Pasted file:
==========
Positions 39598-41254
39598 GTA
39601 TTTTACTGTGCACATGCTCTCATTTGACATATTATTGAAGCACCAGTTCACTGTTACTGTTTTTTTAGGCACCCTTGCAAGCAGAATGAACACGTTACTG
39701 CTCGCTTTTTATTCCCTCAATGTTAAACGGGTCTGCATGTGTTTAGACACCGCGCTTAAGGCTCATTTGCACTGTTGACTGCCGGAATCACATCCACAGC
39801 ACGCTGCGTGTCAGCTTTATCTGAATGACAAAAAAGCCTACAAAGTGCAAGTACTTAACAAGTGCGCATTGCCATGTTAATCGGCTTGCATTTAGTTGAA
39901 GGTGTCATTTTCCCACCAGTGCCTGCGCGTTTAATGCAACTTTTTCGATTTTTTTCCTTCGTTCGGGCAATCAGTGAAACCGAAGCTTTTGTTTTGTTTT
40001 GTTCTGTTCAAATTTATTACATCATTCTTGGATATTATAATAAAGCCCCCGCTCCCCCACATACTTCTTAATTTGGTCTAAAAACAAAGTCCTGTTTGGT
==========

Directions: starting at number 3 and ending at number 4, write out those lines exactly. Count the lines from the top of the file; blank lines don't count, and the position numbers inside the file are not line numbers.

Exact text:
39601 TTTTACTGTGCACATGCTCTCATTTGACATATTATTGAAGCACCAGTTCACTGTTACTGTTTTTTTAGGCACCCTTGCAAGCAGAATGAACACGTTACTG
39701 CTCGCTTTTTATTCCCTCAATGTTAAACGGGTCTGCATGTGTTTAGACACCGCGCTTAAGGCTCATTTGCACTGTTGACTGCCGGAATCACATCCACAGC